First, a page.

7. Seriously, this blog has the most awesome readers ever. Thanks.

    Those hypothetical situations are interesting. It’s impossible to lose US citizenship on US soil—you have to be outside the country before you can do it. I wasn’t aware of any countries that would threaten to expatriate their own citizens on their own soil, but it looks like Japan is on that list. (I still wonder, though, whether this has ever actually happened.)

    I also wasn’t aware that children needed gaijin cards….

  8. “It’s impossible to lose US citizenship on US soil”
    I’m pretty sure that at the very least you can lose citizenship no matter where you are if your naturalization papers were found to contain deliberate false statements.

  9. “I also wasn’t aware that children needed gaijin cards….”

    My kid doesn’t have one,Joe.Although he has small passport like foreigner resistration papers.

  10. Since most Japanese don’t know the difference between gaijin cards, it used to be very common for anyone actively seeking to overstay to apply for a card while on a short term visa. You would tell the ward office you were caring for a family member or looking for work. The ward office was happy to be able to keep track of who was in their area and the foreigner got a card which would let him or her obtain a mobile phone and even a bank account or driving licence if their luck was in. Of course, they would never return to the original address offered.

    The difference between the cards used to be so minimal that even if you got stopped by the police after your visa ran out, showing the card was often enough if the officer didn’t look at the dates too closely. All the cards have subsequently been redesigned so it is unlikely that trick would be so easy today. Judging from the image of the card that Joe has posted, it would probably still be possible to get a mobile phone or video rental card since most of the staff just photocopy the document rather than looking at it too closely.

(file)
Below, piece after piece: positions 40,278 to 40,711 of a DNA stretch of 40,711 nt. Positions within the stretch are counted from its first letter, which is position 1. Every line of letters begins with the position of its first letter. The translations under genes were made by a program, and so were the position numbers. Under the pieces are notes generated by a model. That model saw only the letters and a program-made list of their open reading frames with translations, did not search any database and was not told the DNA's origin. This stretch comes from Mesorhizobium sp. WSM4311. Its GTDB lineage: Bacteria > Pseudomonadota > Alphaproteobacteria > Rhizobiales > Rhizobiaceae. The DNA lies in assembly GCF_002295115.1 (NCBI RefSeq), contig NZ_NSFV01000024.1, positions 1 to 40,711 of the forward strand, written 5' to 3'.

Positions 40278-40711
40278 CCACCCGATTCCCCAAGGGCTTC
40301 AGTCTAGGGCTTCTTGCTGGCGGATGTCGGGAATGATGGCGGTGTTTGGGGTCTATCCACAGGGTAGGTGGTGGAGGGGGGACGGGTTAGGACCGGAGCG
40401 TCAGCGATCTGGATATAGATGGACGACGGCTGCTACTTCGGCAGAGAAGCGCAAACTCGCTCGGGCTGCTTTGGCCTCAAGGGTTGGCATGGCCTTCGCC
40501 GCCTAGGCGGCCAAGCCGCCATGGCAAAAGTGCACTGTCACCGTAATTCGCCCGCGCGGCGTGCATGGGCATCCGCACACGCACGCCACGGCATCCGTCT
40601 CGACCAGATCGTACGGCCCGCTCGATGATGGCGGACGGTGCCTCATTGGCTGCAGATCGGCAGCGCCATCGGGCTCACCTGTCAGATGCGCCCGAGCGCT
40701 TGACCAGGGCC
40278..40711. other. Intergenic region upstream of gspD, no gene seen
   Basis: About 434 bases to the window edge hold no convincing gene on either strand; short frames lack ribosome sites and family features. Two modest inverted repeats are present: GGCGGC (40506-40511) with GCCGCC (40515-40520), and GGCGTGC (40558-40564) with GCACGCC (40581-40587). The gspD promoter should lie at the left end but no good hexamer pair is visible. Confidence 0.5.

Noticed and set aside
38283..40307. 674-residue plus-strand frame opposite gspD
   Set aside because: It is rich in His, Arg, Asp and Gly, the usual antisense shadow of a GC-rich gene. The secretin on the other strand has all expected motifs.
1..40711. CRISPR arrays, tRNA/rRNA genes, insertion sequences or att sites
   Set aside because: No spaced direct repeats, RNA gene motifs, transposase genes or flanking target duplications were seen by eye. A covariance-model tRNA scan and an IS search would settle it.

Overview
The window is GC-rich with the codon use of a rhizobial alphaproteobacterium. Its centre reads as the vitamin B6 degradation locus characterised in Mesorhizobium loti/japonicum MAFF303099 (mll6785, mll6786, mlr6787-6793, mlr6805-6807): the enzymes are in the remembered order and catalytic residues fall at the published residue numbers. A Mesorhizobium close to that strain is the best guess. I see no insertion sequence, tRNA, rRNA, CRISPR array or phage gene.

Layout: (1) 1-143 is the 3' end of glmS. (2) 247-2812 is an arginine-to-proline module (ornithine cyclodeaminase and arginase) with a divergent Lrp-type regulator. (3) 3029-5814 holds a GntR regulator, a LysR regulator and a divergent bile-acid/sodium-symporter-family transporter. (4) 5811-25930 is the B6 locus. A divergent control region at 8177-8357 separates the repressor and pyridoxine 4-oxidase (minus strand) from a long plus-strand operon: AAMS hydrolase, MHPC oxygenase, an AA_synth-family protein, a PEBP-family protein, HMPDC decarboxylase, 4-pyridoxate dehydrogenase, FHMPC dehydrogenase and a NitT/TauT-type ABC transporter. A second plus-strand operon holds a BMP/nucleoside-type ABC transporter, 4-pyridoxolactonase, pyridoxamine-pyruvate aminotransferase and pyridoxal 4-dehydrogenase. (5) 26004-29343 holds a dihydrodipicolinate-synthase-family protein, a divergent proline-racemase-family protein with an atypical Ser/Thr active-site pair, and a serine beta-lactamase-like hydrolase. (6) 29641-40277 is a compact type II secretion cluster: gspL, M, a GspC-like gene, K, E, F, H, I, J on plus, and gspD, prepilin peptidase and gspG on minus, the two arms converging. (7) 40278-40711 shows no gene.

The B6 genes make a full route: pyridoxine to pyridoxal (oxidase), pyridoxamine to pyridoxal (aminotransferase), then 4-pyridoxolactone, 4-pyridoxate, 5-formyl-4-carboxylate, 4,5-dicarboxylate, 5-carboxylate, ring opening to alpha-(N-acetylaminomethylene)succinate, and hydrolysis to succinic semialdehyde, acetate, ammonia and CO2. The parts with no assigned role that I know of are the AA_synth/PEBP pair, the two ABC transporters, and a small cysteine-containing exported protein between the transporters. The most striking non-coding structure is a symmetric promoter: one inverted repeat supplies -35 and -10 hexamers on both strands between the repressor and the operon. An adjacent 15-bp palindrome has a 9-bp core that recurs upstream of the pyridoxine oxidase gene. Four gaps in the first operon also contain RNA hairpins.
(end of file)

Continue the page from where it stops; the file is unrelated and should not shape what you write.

11. For another example, let me quote from Aceface’s comment I just read on Marxy’s blog:

    The presence of the mosque and Tartar mullah brought band of Tartar and Bashikir immigrants from Harbin to Japan and built a small community in Tokyo.
    After the war,they remained in Japan as political exiles with no nationalities. And then the Korean war started.Japan become the logistic base for the UN troops fighting in Korea and among them,there were hundreds of Turkish soldiers.The wounded Turkish soldiers were hospitalized in red cross hospitals in Tokyo and Tartar and bashikir exiles helped these soldiers faithfully which would eventually let the Turkish Emabssy in Tokyo giving all of those among the exiles who wants Turkish passoports.Thus made them into Turkish national.
    The current mosque in Yoyogi is rebuilt in the late 90’s by the financial support from the Turkish government.